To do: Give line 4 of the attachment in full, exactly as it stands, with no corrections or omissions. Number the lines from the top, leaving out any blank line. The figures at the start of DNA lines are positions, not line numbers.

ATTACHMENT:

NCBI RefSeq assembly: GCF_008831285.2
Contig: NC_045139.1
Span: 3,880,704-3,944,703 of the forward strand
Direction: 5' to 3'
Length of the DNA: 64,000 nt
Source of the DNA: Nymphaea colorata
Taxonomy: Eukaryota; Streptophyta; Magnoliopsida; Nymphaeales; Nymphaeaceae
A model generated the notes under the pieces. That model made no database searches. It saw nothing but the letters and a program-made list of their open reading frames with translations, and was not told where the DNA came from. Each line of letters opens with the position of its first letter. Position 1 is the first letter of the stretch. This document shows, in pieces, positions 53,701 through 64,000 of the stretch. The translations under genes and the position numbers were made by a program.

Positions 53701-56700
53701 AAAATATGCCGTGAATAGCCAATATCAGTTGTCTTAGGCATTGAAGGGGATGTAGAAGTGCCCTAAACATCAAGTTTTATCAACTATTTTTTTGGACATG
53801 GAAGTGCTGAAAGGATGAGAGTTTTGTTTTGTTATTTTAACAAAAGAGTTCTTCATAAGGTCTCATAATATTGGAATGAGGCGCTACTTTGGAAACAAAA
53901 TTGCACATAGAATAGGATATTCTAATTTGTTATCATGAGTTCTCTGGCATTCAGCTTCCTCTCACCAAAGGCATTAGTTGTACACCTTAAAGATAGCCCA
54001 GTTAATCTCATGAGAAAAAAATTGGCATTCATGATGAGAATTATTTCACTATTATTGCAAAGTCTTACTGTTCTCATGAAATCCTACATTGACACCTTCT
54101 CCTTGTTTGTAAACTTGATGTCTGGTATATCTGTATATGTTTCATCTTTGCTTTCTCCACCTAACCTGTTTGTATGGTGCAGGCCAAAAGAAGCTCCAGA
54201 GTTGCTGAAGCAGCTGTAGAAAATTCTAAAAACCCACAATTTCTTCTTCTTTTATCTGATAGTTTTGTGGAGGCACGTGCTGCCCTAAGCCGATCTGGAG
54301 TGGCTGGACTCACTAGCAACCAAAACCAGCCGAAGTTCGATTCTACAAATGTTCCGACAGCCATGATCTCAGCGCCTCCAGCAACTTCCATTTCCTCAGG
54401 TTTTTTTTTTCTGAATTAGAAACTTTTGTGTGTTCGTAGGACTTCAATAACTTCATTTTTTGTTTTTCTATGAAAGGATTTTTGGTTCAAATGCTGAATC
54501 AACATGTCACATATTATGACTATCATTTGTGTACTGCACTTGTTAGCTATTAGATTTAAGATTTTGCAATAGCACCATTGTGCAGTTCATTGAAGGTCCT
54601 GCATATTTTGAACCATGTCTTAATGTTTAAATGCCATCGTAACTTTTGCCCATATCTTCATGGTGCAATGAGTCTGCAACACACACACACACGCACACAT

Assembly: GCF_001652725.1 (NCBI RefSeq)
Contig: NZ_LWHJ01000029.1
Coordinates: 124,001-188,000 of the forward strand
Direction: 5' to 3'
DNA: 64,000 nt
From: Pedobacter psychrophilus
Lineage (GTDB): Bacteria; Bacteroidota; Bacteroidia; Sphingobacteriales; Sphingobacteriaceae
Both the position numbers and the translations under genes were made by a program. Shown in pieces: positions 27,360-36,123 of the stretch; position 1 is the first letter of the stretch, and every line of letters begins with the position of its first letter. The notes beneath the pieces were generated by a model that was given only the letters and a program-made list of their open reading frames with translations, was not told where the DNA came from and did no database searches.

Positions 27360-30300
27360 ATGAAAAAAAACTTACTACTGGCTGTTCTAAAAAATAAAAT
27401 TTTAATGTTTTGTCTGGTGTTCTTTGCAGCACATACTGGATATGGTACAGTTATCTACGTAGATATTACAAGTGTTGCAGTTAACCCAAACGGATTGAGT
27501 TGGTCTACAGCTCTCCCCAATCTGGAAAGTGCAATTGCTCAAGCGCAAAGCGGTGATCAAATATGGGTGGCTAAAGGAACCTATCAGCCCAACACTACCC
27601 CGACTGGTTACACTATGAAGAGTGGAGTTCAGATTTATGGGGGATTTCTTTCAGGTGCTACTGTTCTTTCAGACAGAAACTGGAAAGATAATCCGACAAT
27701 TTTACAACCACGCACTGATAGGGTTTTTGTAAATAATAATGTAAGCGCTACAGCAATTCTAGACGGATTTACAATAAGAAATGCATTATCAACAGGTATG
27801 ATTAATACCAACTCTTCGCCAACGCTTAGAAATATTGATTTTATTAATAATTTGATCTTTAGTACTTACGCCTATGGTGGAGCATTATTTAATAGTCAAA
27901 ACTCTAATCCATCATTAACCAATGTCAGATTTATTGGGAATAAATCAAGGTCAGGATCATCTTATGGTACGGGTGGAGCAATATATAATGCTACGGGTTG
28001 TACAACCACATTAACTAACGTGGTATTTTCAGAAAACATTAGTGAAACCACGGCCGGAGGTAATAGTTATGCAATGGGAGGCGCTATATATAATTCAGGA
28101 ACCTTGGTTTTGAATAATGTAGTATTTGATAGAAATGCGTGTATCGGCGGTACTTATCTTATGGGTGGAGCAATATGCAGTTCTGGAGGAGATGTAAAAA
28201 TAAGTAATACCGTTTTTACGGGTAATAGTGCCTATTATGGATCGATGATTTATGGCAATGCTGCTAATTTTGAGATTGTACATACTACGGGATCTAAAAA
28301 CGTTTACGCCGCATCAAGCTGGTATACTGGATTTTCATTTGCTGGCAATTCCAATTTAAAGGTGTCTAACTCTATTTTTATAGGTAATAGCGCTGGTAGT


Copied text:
Direction: 5' to 3'